Archbishop Niederauer on California Marriage Amendment, Zenit News Agency, December 5, 2008 (via)
“In December 2005, John and Furnish tied the knot in a civil partnership ceremony in Windsor, England. But, clarified the singer, ‘We’re not married. Let’s get that right. We have a civil partnership. What is wrong with Proposition 8 is that they went for marriage. Marriage is going to put a lot of people off, the word marriage.’
“John and Furnish, and their two cocker spaniels, Marilyn and Arthur, were in town for Tuesday’s annual benefit for the Elton John AIDS Foundation.
“‘I don’t want to be married. I’m very happy with a civil partnership. If gay people want to get married, or get together, they should have a civil partnership,’ John says. ‘The word ‘marriage,’ I think, puts a lot of people off.
“‘You get the same equal rights that we do when we have a civil partnership. Heterosexual people get married. We can have civil partnerships.'”
Elton John: Where Prop 8 went wrong, by Donna Freydkin, USA Today, November 13, 2008 (Also: Let’s be civil. Gay people shouldn’t worry too much about Proposition 8. Marriage isn’t all it’s cracked up to be.) (via)
“Leaders of the California Legislature and members of its gay and lesbian caucus have introduced measures supporting the repeal of Proposition 8, the constitutional ban on same-sex marriage approved by voters last month.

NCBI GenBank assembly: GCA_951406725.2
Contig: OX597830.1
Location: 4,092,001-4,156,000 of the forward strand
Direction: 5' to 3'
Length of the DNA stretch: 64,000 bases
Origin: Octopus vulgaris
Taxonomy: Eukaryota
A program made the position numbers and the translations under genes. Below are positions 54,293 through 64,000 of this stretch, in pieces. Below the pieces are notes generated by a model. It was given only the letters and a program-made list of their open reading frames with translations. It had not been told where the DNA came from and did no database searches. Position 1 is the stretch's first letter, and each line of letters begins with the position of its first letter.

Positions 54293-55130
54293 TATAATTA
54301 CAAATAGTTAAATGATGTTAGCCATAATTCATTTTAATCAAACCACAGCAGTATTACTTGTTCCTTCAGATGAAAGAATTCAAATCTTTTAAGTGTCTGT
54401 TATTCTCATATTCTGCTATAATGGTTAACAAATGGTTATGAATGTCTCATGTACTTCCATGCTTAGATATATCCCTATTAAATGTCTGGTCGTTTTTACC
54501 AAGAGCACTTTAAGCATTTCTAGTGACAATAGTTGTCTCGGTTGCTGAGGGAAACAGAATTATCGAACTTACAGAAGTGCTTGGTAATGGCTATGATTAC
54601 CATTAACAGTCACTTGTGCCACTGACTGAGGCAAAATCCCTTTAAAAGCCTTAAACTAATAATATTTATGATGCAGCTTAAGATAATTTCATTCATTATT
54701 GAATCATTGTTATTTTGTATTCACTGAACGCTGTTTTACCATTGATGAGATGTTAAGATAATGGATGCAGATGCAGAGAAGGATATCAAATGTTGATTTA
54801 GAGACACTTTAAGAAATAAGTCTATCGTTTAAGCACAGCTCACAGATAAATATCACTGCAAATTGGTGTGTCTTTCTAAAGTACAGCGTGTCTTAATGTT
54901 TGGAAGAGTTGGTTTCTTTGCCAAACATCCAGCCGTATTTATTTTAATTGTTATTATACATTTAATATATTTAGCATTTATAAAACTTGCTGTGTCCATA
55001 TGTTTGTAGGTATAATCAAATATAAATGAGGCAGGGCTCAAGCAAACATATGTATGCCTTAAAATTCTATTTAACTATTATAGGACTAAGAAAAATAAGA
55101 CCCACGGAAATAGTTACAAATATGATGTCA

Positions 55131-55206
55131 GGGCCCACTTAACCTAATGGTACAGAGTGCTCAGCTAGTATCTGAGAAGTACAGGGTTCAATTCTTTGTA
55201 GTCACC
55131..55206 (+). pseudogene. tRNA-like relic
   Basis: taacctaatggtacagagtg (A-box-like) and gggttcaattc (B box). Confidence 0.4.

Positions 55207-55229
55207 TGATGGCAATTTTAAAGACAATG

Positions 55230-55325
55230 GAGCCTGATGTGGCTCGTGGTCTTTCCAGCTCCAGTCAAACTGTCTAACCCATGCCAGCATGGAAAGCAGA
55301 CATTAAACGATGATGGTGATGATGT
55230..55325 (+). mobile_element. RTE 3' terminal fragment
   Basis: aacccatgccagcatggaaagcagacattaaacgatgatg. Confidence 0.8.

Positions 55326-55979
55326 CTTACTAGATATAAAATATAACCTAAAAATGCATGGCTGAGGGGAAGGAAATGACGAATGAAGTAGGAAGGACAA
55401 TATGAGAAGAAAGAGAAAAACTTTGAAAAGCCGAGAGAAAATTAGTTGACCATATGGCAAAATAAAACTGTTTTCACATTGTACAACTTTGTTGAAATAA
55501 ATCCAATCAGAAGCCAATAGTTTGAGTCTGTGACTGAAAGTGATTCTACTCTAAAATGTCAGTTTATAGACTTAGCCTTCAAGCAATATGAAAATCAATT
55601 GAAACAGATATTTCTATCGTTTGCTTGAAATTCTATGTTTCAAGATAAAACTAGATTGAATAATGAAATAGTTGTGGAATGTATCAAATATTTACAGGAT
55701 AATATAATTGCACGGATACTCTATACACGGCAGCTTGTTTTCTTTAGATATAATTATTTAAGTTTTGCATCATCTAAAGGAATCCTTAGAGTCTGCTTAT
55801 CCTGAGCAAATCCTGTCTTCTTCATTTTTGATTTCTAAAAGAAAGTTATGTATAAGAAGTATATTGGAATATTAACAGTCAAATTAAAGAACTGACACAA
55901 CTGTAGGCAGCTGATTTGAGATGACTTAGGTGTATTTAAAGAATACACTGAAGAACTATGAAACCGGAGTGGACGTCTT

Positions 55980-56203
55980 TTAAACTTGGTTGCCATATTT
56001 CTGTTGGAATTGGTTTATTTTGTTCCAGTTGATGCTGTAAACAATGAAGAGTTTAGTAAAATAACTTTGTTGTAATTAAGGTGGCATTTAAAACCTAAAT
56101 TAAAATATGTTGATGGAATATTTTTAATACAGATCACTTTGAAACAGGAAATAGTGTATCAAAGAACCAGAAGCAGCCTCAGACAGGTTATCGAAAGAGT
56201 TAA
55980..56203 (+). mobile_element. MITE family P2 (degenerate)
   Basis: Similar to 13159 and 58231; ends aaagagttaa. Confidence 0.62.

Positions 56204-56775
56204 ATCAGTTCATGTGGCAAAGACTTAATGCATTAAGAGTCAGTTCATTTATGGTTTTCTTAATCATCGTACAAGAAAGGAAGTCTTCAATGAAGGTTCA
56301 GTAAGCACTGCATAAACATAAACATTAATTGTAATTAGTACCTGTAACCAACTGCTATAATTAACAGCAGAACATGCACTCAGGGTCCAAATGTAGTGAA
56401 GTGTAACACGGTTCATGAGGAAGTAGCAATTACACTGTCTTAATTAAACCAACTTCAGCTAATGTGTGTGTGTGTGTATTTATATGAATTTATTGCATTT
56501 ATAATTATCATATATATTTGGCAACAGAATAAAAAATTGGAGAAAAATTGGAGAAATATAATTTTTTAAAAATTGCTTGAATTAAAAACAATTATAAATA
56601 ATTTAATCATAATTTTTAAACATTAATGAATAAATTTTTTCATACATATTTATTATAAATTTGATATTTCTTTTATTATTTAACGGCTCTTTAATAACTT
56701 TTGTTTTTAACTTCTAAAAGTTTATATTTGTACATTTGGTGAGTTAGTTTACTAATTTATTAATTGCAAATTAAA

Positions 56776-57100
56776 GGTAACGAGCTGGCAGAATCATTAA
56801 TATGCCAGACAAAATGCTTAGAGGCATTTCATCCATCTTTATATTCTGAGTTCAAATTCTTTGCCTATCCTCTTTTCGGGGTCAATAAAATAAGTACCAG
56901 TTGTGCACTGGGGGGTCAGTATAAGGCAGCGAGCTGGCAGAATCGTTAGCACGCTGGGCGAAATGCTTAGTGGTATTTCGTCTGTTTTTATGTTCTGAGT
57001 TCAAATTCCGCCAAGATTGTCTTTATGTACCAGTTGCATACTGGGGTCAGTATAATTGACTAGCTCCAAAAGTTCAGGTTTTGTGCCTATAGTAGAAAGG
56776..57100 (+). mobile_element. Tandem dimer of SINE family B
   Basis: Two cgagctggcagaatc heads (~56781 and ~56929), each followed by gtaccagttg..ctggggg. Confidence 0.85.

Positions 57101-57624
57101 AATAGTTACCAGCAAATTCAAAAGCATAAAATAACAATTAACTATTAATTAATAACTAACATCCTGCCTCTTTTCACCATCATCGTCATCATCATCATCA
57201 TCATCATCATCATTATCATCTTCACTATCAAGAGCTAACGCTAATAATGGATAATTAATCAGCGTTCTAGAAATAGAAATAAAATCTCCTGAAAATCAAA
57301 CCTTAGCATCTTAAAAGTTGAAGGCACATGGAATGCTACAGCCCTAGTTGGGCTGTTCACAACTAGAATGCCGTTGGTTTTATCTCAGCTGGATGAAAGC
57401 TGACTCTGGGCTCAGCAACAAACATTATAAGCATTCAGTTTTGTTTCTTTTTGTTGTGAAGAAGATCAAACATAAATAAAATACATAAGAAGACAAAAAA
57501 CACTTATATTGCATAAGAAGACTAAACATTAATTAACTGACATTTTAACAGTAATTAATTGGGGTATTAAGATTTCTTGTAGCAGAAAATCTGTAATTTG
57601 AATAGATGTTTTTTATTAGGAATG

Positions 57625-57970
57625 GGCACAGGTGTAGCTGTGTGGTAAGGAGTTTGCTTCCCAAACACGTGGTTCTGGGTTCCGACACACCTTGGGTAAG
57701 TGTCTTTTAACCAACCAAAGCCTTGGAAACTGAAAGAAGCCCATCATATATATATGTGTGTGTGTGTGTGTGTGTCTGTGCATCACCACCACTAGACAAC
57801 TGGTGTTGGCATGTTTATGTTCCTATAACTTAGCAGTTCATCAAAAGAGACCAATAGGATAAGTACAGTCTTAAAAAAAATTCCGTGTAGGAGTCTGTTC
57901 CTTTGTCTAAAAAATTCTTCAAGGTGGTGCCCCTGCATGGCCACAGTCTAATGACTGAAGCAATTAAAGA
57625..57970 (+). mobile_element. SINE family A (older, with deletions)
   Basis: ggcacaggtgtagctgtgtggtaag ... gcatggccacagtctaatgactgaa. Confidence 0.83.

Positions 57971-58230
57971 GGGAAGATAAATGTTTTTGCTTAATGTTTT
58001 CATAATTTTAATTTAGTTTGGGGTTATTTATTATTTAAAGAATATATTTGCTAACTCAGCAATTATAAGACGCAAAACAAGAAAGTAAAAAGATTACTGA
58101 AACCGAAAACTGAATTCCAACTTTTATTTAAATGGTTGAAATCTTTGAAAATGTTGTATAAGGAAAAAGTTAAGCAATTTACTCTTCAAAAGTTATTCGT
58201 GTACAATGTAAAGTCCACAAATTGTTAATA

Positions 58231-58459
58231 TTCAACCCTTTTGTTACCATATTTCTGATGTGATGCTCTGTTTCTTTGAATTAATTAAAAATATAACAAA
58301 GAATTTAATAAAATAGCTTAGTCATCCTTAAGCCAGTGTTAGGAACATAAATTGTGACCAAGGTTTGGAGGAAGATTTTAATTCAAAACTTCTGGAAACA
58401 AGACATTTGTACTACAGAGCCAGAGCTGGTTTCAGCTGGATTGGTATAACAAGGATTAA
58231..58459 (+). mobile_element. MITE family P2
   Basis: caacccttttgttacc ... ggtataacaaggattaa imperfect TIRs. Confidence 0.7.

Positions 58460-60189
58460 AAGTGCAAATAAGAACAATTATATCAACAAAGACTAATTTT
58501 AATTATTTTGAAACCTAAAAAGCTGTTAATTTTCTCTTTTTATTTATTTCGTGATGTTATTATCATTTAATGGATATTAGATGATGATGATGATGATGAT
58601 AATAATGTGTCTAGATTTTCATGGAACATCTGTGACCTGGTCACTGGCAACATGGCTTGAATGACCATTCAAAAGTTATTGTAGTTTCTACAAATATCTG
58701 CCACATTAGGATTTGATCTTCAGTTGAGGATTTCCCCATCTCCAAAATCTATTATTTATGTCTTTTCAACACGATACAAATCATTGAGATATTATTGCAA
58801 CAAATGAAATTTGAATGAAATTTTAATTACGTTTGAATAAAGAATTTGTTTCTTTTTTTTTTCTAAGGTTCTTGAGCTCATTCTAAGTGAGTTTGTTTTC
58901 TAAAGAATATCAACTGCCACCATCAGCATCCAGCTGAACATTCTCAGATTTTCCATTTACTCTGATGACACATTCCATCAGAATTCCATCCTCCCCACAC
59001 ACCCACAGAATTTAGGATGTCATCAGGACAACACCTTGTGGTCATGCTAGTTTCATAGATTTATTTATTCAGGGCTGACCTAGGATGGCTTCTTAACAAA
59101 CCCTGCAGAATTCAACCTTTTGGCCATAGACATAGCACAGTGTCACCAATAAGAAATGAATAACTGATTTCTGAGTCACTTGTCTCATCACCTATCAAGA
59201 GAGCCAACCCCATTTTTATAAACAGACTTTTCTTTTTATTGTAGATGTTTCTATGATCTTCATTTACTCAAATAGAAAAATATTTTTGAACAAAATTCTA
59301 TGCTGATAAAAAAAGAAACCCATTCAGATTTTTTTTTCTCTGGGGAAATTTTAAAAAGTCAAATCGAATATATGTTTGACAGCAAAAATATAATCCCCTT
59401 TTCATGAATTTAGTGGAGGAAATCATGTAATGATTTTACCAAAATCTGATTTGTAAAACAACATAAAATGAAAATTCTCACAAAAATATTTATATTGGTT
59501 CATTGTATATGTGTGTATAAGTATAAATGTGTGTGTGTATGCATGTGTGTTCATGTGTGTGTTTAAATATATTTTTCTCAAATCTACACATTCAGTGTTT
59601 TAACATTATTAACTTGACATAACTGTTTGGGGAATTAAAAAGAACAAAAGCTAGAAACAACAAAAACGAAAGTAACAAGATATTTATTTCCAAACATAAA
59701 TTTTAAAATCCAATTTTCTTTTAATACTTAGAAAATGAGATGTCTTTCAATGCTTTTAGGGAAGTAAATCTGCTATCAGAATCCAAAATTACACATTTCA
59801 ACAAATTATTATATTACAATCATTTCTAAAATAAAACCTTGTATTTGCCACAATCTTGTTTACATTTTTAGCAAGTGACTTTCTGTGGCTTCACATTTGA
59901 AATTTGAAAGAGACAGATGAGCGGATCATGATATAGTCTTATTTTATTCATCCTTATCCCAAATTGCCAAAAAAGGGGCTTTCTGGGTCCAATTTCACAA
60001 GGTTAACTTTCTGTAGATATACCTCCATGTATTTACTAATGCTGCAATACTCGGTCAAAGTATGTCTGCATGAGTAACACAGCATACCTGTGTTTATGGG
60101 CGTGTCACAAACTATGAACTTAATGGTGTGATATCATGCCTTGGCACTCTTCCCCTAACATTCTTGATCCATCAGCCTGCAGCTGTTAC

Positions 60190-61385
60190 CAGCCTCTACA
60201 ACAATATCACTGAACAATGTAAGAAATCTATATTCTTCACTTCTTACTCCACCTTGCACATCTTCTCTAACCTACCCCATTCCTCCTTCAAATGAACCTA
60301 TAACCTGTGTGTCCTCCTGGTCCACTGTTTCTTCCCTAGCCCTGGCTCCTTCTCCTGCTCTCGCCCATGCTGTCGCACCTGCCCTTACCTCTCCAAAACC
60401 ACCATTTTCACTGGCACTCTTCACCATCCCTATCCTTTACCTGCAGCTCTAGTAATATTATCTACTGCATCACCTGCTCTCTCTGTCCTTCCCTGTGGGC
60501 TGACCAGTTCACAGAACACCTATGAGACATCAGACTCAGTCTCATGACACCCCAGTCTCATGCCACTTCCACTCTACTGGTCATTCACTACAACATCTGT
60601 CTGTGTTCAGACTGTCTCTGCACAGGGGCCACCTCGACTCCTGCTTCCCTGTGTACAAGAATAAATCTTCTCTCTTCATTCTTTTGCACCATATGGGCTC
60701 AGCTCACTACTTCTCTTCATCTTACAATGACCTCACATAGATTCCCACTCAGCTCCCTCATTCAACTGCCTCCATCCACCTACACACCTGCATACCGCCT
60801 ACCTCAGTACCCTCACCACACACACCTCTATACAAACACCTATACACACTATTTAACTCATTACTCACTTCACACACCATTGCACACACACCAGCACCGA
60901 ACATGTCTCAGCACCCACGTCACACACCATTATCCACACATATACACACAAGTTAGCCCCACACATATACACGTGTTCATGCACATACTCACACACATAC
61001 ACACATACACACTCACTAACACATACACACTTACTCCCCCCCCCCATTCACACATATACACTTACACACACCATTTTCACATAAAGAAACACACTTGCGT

“While the resolutions have no force of law, they would put the state’s lawmakers on record in support of legal arguments, made by gay rights activists and officials from San Francisco and several other cities, that the measure was a revision of the state Constitution and not a simple amendment.”
State lawmakers weigh in on Prop. 8, by Wyatt Buchanan, SF Chronicle Sacramento Bureau, December 3, 2008 (via)
Whoa, San Francisco’s own Archbishop worked really hard to get Prop H8 passed. And brought the Mormons into it. Go figure that. Maybe familiarity does breed contempt.
I think all civil marriage should be called civil partnerships and leave marriage, sorry, Marriage, with the churches. As in separation of church and state. Much neater all the way around. And that is what the churches really want. Yes, I know they want to deny anyone else’s authority on marriage, so take it completely out of the marriage arena. I wonder if anyone is collecting signatures to put a proposition on the ballot to move marriage out of the state of California’s legal language and replace it with civil partnership. I’d sign for something like that.
Update: Also these I forgot to put in:
“Until the final days, the campaign failed to take advantage of the backing of every major newspaper in the state, as well as that of Gov. Arnold Schwarzenegger, former President Bill Clinton and future President Barack Obama. In one bizarre episode, an outside consultant was forced to ‘jackhammer’ the campaign leadership simply to convince them to make use of a robo-call from Bill Clinton. The campaign also rejected a Spanish-language ad featuring Dolores Huerta, a heroine of the United Farm Workers union.”